Net Worth Update - July 2016

July 2016 Net Worth Update
July 2016 Net Worth Update
While cash flow is more important when it comes to financial independence, it's still good to look at the balance sheet too, which is why I provide these net worth updates.  Since more and more of my net worth is tied to the markets, there's a larger correlation between my net worth and the markets but in the long run as I continue to save and invest the net worth trend should be higher even though short term fluctuations can vary wildly.  As a dividend growth investor I'm not overly concerned with the short-term gyrations as long as the dividend stream remains in tact, but the markets' effect is noticeable.

The S&P 500 marched higher yet again during July climbing higher by 3.6%.  Since the majority of my net worth is tied to the performance of the markets my net worth moves in line with the markets.  So good months in the markets typically turn into good months for the net worth and vice versa.  Of course I love getting to see those dividends roll in each month because they're always a positive portion of return.  In July I received over $270 in dividends across all 3 of my accounts.  

For the month our net worth decreased $2,432.54.

Current Assets: $664,546.69
Current Liquid Assets: $243,468.04
Current Debts: -$183,788.40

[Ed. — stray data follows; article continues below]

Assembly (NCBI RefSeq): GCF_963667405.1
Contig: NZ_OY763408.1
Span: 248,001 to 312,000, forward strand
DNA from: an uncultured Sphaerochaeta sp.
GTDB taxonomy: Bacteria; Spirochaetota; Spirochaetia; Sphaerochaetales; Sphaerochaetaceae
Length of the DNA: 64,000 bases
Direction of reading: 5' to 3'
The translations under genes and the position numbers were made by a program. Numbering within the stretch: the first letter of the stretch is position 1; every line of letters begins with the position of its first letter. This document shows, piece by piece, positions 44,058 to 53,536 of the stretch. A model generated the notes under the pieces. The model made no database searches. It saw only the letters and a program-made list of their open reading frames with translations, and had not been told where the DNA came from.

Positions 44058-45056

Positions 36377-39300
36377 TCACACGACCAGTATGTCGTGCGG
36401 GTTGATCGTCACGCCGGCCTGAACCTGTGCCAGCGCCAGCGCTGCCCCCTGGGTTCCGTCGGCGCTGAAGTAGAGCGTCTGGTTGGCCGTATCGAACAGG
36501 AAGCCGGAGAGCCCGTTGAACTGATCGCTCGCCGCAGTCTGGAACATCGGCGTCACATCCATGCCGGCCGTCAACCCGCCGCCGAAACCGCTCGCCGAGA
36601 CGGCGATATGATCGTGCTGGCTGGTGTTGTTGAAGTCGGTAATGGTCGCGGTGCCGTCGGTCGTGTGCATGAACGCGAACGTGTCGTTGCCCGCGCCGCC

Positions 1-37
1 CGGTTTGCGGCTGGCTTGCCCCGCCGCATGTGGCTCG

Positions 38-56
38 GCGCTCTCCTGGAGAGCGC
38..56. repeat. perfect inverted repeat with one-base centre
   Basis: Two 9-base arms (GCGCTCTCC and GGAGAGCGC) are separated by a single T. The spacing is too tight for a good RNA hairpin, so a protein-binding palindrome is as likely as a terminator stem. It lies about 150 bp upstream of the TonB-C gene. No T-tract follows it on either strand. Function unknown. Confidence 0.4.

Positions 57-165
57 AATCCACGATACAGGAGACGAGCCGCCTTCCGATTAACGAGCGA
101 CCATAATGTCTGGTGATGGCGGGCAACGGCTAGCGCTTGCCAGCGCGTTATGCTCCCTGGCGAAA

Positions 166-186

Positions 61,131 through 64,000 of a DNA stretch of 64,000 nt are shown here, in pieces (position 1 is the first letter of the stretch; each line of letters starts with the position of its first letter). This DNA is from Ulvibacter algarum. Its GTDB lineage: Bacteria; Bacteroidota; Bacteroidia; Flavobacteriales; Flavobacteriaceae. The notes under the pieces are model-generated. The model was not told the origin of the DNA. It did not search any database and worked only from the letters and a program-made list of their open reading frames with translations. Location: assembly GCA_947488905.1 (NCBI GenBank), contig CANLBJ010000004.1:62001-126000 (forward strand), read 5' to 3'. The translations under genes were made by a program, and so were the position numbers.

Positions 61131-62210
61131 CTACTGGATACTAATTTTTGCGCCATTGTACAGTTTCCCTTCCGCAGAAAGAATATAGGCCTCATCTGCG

Net Worth: $480,758.29

I can hear it now I said earlier that good months in the markets mean good months for my net worth.  Well, normally that's the case and if we looked at just the investment accounts it held true.  Across all of my investment accounts there was a $10k+ increase or about 2.7%.

So why the decrease?  Well, it's a bit hard to make up for an extra $8,700 one time expense, especially with no income source.  That was the cost of getting a new roof put on our house during July.  So I'm okay with seeing a $2k decrease when our expenses were almost $9k higher than usual.  

For July our net worth decreased 0.5% and year to date it's risen 16.4%. 

At this time I don't see the point in paying extra on the mortgage at this time given our relatively low interest rate as well as the tax break on mortgage payments and think we'll come out much further ahead investing the extra cash flow.  So the liabilities side of the net worth equation will be slow moving.  However, once the FI portfolio is able to get to a self-sustaining level of dividends then the plan is to aggressively pay down the mortgage.

As of the end of July we have 23.7% equity in our house based on our purchase price from 2013.  According to Zillow our house has increased just over $15k in value from our purchase price which is a nice bonus, although I'm keeping the purchase price as the value in the net worth equations.  Based on Zillow's estimate the equity in our house is 28.5% thanks to the appreciation.